Thursday, January 13, 2011

Dynamic DNS or "New Adventures in Old Routers"

Paracetamol is a wonder drug. Whenever I get the man flu (which can kill!) I have found that plain old paracetamol works far better than the various cold and flu remedies offered at outrageous prices at the local pharmacy. The way that particular medicine can deal with a man flu and the crippling symptoms that come with it is truly amazing. While many think that the age of wonder gave way to the age of reason a long time ago, I still find wonder in how things work, be that painkillers or computer networking systems.

Dynamic Host Configuration Protocol (DHCP) is a wonder. I've been impressed with it since I was a young I.T. Technician putting together my first Windows NT 4.0 network back in the day. DHCP overcomes the hassle of having to manually assign IP addresses to every node on a TCP/IP network by doing it automatically and provides a handy way of telling those nodes (computers, printers, or any networked device) various details of the network, like how to get out on to the Internet or the addresses of certain servers or whatever. DHCP is a neat solution to a big problem for Systems Administrators.

As networking has developed to the point where we have broadband speeds and routers instead of modems in our homes DHCP has once again stepped up to the mark and is providing broadband service users with IP addresses that identify them on the Internet. In this way the broadband companies are able to service all their customers even though they have a limited number of public IP addresses at their disposal by only assigning an IP address to an active router and only for a limited amount of time; every now and then your router will need to renew the lease of its IP address or be assigned a new one.

DHCP has been used by broadband providers as the number of IP addresses available to them is nearly exhausted and they are unable to give a unique IP address to every router on their network. Using DHCP in this way has the effect of changing the IP address of your router every now and then which is normally not a problem, but what if you wanted to take advantage of those broadband speeds to do something other than surf the Web? What if you wanted to access your computer remotely, or what if you wanted to share some files with friends or colleagues via a personal web server or ftp server, or (and this is increasingly common) what if you wanted to set up a web cam to keep an eye on something at home which you could access from work? How do you access your home or other broadband system if you don't have a fixed IP address and how could you ever know what the address will be from day to day?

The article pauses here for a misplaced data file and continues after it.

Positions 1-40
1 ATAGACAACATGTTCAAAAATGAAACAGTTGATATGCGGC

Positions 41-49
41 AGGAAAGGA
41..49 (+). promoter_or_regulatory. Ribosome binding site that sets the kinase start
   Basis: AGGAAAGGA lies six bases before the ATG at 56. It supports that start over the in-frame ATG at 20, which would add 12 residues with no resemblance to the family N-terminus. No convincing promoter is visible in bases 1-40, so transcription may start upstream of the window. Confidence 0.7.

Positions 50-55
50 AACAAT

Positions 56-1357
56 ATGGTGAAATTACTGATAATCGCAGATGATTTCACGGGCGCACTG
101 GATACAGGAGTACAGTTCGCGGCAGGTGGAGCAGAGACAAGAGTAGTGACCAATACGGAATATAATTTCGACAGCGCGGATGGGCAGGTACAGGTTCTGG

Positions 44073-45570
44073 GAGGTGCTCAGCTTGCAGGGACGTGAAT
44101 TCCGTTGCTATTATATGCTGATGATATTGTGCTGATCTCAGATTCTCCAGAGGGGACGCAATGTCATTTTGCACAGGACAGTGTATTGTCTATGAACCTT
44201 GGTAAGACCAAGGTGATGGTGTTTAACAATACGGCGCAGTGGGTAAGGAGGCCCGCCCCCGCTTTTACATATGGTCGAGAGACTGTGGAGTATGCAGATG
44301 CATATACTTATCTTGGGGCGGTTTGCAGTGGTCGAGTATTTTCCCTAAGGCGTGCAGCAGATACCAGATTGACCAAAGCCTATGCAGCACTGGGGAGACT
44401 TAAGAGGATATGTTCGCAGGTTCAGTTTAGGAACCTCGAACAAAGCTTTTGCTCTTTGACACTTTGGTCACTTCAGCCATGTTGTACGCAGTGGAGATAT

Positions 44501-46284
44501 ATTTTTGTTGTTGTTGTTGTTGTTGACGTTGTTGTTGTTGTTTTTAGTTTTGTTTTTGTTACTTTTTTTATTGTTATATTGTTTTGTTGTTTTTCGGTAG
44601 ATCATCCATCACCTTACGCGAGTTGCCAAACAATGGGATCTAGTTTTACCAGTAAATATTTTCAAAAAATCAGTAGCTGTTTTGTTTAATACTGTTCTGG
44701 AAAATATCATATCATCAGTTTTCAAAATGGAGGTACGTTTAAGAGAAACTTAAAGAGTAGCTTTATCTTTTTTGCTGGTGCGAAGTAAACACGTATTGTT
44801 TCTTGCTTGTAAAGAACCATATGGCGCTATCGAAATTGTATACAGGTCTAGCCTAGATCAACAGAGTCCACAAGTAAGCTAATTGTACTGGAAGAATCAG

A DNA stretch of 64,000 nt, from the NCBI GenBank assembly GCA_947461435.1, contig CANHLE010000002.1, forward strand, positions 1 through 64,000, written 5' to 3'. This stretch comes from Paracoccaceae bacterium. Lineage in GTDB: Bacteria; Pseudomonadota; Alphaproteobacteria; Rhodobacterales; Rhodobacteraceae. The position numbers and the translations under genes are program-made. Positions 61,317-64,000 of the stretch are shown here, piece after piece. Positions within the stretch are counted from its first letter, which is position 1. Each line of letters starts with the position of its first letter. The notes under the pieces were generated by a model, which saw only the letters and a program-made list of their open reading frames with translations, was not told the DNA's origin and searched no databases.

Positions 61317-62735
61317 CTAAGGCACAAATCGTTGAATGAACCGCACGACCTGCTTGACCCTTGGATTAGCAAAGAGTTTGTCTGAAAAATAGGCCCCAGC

There is a way, and it is called Dynamic DNS. Most routers come with the facility to use Dynamic DNS (DDNS) built in and it is this system that allows you to access your network via a standard broadband setup without the need to know the IP address at any given time. I've been playing with DDNS for a while now and let me tell you, if DHCP is a wonder then Dynamic DNS is some kind of sorcery!

The simplicity of how DDNS works is what makes it so great. The standard flavour of DNS (Domain Name System) is used to translate URL's (like to IP addresses and it does this by maintaining a database of IP addresses and URLs. When you request a website via its URL, some DNS server somewhere checks its database, retrieves the IP address, and then sends you there. What DDNS does is map a URL to an IP address in the same way but also provides a mechanism to regularly update the IP address whenever it's changed by your broadband company.

Most routers come equipped with the facility to register with a DDNS provider, one of the most popular being who offer a free DDNS service, and when I set this up in order to access a test webserver of mine I was surprised not only by how easy it was to get going but also by how fast the service operates, my little webserver responds nicely whenever I access it, though to be fair it's under no load at all really as it's only me using it.

DHCP solved a big problem for networking people and it did it well. DDNS solves a major problem for anyone with a need to access a computer remotely in an easy manner and the chances are the equipment you already have is able to use it. For testing webservers or sharing files, DDNS offers all the functionality without the cost of domain name registration, though the security burden is yours alone and can be quite high.

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